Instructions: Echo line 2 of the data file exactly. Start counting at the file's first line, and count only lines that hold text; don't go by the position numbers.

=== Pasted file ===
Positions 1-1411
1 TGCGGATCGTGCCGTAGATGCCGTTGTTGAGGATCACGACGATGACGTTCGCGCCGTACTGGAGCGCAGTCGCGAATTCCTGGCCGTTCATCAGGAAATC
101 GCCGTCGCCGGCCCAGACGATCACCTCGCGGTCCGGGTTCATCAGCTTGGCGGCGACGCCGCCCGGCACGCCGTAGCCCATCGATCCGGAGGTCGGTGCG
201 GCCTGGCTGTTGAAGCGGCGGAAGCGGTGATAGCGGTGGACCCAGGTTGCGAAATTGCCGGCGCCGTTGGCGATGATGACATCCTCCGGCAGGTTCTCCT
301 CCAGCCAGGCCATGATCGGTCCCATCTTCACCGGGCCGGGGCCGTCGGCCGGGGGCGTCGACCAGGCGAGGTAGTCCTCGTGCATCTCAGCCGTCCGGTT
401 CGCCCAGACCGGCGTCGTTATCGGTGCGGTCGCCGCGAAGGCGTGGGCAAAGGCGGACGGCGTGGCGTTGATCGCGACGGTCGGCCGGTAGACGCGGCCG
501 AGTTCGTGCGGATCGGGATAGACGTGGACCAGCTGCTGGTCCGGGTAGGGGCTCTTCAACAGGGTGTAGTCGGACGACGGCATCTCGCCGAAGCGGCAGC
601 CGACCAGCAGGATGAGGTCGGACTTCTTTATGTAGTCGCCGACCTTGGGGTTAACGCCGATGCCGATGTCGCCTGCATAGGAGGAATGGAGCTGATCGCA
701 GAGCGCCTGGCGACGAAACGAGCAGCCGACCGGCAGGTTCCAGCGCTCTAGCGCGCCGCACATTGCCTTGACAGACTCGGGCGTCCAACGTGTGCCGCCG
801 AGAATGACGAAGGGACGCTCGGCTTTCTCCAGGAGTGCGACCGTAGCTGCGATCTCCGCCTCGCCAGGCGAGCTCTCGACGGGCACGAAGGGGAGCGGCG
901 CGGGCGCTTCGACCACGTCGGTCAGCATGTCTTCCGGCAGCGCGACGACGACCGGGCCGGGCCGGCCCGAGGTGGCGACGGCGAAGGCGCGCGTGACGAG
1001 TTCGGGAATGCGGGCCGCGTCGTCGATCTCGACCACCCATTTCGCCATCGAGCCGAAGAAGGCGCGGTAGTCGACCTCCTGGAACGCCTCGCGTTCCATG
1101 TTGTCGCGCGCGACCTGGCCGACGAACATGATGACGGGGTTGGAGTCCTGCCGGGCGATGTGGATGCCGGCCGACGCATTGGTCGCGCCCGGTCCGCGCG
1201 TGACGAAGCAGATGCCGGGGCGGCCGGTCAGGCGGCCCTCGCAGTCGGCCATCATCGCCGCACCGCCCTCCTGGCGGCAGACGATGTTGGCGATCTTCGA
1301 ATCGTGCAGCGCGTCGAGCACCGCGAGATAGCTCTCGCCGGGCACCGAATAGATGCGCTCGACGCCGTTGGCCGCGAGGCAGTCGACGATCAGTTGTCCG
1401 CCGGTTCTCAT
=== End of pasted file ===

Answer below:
1 TGCGGATCGTGCCGTAGATGCCGTTGTTGAGGATCACGACGATGACGTTCGCGCCGTACTGGAGCGCAGTCGCGAATTCCTGGCCGTTCATCAGGAAATC